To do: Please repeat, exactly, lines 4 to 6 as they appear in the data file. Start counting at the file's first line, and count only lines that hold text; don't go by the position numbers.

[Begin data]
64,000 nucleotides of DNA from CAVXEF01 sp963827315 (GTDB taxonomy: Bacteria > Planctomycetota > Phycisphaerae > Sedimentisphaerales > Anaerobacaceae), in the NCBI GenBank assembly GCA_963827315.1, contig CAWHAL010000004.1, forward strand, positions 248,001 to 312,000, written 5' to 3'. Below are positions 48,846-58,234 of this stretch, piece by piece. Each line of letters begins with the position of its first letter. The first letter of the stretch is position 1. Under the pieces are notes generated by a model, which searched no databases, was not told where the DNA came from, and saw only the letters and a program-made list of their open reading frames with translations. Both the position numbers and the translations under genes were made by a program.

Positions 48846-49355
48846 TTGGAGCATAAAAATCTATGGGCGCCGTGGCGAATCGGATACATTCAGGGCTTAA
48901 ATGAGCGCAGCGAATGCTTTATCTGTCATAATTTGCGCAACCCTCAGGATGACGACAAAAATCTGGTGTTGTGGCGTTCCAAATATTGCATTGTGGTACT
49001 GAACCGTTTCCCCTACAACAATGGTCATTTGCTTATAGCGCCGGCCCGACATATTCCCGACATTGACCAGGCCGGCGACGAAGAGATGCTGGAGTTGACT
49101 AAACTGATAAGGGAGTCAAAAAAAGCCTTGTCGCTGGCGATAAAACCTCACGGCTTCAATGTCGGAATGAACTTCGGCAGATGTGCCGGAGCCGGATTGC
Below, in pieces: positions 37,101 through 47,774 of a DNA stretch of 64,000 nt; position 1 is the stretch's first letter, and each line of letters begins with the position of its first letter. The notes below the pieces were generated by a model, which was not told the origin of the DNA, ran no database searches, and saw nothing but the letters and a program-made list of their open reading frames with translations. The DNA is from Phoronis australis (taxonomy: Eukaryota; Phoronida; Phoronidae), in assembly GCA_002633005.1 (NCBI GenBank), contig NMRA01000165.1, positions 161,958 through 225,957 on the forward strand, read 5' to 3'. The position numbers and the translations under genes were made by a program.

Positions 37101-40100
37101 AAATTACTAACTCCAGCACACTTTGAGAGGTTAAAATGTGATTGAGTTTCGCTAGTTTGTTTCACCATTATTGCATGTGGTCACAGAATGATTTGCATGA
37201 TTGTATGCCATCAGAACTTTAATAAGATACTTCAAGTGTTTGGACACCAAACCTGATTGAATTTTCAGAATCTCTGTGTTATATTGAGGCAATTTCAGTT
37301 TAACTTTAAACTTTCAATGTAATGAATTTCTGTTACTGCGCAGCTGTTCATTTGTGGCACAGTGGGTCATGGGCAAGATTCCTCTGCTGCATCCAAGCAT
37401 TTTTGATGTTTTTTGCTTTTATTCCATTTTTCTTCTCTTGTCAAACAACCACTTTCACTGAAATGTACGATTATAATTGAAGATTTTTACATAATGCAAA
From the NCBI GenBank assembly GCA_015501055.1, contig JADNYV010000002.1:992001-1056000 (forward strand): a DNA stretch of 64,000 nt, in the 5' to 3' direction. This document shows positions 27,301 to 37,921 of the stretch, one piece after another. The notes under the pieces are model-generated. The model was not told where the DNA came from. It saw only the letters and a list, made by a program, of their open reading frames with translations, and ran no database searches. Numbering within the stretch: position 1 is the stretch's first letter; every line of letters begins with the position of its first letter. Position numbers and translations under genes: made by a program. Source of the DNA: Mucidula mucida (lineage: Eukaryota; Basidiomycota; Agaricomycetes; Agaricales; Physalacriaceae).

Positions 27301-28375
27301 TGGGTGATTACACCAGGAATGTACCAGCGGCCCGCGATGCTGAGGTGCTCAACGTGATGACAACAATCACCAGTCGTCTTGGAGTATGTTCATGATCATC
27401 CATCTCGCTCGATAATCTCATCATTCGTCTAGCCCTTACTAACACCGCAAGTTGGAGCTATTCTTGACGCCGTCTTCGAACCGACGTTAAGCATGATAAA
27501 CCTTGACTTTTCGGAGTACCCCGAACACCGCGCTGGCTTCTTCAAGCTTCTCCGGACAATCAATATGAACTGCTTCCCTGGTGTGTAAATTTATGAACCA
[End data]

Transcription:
48901 ATGAGCGCAGCGAATGCTTTATCTGTCATAATTTGCGCAACCCTCAGGATGACGACAAAAATCTGGTGTTGTGGCGTTCCAAATATTGCATTGTGGTACT
49001 GAACCGTTTCCCCTACAACAATGGTCATTTGCTTATAGCGCCGGCCCGACATATTCCCGACATTGACCAGGCCGGCGACGAAGAGATGCTGGAGTTGACT
49101 AAACTGATAAGGGAGTCAAAAAAAGCCTTGTCGCTGGCGATAAAACCTCACGGCTTCAATGTCGGAATGAACTTCGGCAGATGTGCCGGAGCCGGATTGC